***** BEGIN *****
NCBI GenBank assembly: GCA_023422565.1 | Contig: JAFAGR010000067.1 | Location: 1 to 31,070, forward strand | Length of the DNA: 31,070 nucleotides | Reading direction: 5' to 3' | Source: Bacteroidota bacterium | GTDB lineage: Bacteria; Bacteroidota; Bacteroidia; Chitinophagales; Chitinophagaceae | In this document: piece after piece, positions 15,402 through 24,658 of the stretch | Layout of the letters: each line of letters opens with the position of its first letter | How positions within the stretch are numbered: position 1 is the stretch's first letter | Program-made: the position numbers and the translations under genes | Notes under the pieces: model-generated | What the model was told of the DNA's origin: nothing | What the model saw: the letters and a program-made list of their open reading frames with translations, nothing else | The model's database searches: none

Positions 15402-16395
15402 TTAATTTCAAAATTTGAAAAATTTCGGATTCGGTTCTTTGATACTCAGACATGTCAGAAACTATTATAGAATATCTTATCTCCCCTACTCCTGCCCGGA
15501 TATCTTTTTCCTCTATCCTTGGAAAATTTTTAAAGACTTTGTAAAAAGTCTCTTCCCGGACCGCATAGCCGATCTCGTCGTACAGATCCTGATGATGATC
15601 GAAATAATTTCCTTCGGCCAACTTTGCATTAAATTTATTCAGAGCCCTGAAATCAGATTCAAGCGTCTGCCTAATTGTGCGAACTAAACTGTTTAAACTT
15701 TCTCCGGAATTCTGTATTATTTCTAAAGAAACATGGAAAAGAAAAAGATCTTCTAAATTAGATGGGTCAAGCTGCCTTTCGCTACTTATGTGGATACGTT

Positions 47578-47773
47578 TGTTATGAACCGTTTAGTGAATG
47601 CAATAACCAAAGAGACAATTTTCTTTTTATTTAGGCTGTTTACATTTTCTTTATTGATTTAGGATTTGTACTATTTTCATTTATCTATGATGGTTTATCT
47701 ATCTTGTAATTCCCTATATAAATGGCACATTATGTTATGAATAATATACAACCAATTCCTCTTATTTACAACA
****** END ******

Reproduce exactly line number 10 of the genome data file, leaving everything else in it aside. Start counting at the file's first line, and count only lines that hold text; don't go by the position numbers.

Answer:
47701 ATCTTGTAATTCCCTATATAAATGGCACATTATGTTATGAATAATATACAACCAATTCCTCTTATTTACAACA